U.S. Government Officials and Samsung Celebrate the Winners of the $2 Million Samsung Solve for Tomorrow Contest
Congressional leaders were among those who gathered in Washington, D.C. yesterday to celebrate the five grand prize winners of the 5th Annual Samsung Solve for Tomorrow Contest – a nationwide competition to raise enthusiasm for science, technology, engineering and math (STEM) education among U.S. public schools.
Chosen from more than 3,100 applicants nationwide, winners from California, Mississippi, Nevada, Pennsylvania and Washington have spent the past several months using STEM to address issues impacting their communities. The students and teachers from each school were honored at a luncheon held at the Ronald Reagan Building in Washington, D.C., providing the opportunity to meet, interact, and share their innovative projects with congressional leaders including former Senator John Sununu and former Governor Haley Barbour who shared their insights about STEM and its importance to the growth of our economy during the event.
"STEM plays a vital role in our economy," said Senator Sununu. "The tools and technology we have today are creating new opportunities. Helping our students develop these analytical skills gives them the ability to expand their careers and provides the framework to fill the skills needed in our expanding technology economy. I hope our students go after what excites them and the rewards will come."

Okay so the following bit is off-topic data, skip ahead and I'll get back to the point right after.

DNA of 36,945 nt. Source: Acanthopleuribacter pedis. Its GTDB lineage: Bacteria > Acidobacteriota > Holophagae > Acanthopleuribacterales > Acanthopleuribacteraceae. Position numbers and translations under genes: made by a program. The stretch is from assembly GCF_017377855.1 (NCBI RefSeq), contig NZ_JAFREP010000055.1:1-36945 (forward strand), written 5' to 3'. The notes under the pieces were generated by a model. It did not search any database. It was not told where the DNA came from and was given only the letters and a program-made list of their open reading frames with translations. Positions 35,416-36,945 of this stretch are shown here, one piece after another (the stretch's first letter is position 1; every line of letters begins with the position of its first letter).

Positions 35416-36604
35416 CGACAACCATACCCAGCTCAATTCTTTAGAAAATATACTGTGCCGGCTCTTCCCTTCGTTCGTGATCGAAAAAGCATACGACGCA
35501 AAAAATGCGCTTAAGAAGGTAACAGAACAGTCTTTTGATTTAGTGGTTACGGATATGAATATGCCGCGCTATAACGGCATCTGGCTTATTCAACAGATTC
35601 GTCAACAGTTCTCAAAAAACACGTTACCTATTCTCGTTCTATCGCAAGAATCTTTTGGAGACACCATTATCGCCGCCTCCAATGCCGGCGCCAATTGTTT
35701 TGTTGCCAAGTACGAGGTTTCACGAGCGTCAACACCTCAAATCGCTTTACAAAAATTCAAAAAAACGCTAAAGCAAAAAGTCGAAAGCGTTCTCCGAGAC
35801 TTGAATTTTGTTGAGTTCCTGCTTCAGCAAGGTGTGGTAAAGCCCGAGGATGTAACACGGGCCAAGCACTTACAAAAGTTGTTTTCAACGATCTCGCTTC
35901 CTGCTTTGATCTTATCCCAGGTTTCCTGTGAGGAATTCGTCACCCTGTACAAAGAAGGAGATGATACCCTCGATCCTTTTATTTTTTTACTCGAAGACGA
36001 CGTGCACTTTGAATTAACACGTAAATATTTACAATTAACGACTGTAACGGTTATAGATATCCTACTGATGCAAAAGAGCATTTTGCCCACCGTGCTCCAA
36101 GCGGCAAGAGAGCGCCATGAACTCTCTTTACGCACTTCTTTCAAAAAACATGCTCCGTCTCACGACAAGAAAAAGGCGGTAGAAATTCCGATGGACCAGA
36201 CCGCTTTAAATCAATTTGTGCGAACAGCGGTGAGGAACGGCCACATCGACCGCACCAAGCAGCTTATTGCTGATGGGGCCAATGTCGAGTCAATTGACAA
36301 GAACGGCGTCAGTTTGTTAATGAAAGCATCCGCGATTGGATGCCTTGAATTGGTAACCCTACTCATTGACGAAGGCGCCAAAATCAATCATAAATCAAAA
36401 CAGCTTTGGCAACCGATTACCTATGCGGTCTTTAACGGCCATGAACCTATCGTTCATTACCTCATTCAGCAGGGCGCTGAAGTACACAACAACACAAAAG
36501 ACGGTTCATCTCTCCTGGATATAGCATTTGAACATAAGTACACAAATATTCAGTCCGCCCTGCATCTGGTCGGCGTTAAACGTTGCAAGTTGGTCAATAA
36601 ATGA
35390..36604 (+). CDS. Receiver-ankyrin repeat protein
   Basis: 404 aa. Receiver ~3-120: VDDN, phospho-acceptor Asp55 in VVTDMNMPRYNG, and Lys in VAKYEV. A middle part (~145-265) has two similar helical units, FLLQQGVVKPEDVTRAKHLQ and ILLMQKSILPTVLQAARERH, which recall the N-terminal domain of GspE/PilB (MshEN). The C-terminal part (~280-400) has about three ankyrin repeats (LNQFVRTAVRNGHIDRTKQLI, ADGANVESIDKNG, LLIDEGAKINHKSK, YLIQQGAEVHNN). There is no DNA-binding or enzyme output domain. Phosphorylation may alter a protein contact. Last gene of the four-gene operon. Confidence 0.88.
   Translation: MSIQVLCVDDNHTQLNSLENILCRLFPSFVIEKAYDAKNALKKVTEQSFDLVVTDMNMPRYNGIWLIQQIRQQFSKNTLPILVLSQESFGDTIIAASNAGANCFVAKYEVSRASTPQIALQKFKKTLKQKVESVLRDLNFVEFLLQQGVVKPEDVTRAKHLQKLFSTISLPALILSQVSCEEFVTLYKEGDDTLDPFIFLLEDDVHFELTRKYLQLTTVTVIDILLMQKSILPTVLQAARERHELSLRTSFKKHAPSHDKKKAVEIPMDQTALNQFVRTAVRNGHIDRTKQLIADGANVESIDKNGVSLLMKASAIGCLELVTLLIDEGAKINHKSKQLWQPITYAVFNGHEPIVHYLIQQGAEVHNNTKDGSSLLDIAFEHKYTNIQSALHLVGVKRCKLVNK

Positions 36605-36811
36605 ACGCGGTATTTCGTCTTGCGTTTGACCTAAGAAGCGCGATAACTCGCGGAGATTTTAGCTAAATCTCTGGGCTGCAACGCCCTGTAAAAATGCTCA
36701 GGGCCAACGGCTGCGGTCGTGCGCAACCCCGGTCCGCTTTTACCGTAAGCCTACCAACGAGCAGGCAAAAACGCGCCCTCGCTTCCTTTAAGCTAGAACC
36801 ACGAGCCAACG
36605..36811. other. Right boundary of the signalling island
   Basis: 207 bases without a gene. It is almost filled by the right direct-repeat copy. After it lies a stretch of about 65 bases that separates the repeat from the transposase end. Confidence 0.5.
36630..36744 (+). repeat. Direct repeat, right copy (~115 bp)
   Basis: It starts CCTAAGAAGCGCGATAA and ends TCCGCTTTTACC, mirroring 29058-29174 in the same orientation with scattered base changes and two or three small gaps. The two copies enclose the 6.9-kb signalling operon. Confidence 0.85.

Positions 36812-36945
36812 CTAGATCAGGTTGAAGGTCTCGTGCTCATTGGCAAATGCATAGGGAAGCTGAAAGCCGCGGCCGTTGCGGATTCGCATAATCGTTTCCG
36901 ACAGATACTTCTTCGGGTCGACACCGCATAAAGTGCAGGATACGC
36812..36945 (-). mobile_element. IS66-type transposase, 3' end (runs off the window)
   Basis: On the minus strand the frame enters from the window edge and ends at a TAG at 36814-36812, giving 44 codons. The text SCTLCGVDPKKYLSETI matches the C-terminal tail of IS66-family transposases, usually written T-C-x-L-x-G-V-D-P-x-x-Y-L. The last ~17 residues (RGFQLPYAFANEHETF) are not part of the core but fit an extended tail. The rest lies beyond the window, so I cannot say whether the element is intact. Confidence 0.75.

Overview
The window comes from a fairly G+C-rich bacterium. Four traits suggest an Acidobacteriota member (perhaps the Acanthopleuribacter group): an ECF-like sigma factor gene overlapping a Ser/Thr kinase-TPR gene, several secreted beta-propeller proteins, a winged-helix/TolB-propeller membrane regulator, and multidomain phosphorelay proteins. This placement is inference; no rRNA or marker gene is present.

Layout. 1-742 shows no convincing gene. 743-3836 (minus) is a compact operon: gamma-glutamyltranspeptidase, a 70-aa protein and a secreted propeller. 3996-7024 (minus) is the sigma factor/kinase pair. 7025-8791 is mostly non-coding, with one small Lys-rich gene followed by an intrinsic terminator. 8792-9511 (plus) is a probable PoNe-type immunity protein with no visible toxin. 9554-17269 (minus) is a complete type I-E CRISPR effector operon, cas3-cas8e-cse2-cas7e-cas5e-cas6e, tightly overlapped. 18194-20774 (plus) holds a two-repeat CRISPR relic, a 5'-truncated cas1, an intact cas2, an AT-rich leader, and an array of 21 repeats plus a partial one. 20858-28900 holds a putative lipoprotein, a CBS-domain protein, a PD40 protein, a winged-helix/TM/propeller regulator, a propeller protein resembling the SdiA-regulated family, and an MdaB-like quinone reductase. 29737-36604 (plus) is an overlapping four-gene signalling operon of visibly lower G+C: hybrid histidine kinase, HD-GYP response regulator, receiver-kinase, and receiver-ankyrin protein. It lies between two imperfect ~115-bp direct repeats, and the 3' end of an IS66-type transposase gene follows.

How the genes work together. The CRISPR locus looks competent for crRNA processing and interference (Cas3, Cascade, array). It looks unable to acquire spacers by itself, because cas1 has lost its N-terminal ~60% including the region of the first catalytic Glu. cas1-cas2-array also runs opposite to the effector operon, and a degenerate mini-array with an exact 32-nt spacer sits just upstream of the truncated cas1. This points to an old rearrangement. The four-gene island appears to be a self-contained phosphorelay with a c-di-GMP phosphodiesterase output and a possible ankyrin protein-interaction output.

Governor Barbour added that the U.S. must not only work harder, but smarter in today's competitive global marketplace.
"By working smarter," he said, "our workforce must be innovative, and innovation is often a direct result of a STEM-related field. STEM jobs are everywhere. The fact that Samsung is helping to prepare our children to hold those jobs is indispensable."
In addition to the honoring the schools, Samsung also recognized Senator Roger Wicker, Senator John Cornyn and Congresswoman Zoe Lofgren as Samsung Solve for Tomorrow STEM Champions for making great strides in advocating for and advancing STEM education in K-12 schools.
Theresa Cha-United Statestcha@sea.samsung.com-